Changing Minds

I just listened to a fascinating edition of NPR’s Talk of the Nation. Host Ira Glass interviewed Harvard psychologist Howard Gardner, author of the new book Changing Minds: The Art and Science of Changing Our Own and Other People’s Minds. (Audio from this show should be available after 6pm eastern time.)

Gardner discussed how people form deep-seated assumptions and opinions, and listed seven “levers,” or rhetorical techniques, that tend to encourage people to shift their thinking or change their minds. These are useful tools for anyone who creates or edits any kind of content to keep in mind:

  1. Reason (logical arguments)
  2. Research (statistics, etc.)
  3. Resonance (a rather intangible level; when the points you make “feel right” to the people you are addressing)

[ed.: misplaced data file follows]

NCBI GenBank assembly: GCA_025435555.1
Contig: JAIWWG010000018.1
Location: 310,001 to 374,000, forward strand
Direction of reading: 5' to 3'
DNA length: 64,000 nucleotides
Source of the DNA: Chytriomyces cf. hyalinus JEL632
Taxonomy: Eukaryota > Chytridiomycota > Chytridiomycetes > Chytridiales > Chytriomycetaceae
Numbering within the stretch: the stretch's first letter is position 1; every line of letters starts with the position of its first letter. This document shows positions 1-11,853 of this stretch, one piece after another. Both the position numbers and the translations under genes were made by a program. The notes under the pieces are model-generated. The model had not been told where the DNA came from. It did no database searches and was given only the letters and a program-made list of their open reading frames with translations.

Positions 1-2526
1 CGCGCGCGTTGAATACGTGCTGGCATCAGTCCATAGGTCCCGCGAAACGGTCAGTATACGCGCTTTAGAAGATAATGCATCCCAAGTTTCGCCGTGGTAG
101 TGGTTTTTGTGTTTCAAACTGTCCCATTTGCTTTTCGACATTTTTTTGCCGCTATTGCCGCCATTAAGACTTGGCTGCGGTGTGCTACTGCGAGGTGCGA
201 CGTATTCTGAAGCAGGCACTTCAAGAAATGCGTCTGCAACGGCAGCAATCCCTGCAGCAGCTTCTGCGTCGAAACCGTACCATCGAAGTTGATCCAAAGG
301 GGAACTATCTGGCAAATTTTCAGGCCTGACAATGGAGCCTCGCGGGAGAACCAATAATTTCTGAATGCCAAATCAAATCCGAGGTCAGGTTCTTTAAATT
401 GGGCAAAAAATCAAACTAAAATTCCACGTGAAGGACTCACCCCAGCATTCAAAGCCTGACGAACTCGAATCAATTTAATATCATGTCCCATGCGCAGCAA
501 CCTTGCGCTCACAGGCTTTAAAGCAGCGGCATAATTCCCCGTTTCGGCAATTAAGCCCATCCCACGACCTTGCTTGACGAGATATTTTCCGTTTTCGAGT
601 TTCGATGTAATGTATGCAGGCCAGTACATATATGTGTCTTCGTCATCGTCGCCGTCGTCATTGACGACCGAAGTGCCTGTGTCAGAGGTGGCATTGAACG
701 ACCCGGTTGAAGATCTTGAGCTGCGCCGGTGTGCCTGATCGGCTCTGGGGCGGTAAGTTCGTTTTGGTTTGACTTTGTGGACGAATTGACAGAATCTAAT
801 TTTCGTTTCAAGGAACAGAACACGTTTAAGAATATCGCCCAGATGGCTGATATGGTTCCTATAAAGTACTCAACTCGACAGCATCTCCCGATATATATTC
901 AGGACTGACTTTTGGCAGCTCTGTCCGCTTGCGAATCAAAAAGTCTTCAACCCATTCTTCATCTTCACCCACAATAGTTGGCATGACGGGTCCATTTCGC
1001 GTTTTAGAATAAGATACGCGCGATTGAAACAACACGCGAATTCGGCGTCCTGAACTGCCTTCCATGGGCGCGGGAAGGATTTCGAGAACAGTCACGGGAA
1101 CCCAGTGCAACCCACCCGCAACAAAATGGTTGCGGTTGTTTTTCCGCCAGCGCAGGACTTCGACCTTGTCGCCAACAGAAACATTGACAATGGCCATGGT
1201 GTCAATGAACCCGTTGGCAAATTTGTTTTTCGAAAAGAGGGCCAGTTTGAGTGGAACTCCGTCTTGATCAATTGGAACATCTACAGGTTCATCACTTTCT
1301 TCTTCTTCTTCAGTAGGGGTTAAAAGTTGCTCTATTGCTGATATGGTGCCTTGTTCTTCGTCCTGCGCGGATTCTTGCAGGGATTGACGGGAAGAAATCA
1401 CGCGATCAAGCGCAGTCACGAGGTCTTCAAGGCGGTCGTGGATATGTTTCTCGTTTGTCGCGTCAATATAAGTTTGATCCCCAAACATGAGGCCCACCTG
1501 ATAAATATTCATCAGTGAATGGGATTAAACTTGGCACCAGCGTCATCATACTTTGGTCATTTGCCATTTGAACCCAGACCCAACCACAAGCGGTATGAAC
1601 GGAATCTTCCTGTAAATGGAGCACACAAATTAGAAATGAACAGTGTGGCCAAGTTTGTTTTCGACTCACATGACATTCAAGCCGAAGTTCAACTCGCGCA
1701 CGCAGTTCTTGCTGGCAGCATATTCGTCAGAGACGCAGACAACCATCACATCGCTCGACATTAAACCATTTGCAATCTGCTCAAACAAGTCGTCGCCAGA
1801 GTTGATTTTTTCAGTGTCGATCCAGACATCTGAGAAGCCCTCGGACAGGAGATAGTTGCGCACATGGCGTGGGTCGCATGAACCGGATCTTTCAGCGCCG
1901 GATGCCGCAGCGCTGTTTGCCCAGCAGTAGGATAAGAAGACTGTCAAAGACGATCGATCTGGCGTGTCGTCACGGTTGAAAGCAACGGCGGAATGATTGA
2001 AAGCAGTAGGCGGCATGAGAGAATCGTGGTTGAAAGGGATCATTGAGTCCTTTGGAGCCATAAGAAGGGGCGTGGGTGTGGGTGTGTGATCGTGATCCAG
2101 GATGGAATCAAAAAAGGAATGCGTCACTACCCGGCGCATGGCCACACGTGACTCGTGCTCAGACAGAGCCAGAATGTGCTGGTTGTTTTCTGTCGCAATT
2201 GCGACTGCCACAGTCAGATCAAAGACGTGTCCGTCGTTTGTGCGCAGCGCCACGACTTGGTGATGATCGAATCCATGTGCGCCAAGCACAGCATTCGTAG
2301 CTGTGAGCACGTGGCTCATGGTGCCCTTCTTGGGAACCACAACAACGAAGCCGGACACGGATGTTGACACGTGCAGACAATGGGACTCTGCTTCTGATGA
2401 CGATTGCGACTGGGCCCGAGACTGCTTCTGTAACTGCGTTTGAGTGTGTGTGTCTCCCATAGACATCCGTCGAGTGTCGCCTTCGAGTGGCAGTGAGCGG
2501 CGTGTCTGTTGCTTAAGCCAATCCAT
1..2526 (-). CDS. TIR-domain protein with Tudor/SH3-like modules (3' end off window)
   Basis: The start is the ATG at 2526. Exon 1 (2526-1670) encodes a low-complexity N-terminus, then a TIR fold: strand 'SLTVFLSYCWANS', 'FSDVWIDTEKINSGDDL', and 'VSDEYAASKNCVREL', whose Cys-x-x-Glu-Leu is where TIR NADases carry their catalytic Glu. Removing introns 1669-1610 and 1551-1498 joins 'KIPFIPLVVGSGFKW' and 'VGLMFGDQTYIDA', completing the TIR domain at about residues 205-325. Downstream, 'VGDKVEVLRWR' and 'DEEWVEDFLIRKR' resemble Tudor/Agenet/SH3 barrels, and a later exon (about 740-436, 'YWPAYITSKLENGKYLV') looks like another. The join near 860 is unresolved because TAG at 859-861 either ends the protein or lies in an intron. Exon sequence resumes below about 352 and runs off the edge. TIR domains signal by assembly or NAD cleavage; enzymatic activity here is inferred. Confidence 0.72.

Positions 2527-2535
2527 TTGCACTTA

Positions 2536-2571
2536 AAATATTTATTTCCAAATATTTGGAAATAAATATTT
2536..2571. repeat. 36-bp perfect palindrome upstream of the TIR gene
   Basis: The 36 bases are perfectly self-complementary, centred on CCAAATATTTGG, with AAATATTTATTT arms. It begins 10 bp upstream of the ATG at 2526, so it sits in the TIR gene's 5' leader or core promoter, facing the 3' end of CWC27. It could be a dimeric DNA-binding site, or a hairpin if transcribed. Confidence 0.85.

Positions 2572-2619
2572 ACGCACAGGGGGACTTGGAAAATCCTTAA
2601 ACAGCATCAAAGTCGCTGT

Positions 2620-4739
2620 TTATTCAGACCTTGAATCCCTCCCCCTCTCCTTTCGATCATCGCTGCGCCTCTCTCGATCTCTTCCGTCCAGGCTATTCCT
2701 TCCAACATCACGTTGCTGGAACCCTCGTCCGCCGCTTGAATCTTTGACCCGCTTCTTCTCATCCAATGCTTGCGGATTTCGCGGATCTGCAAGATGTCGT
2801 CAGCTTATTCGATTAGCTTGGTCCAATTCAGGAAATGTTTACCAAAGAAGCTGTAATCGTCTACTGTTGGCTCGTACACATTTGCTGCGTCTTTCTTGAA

4. Representational rediscriptions (making the same point in different ways – words, imagery, actions, etc.)
  5. Resources and rewards (positive reinforcement)
  6. Real-world events (drawing lessons from current events that are predominating the popular consciousness, such as the recent train bombings in Madrid)
  7. Resistances (actually, this involves identifying and directly countering specific resistances that people have developed toward new ideas)

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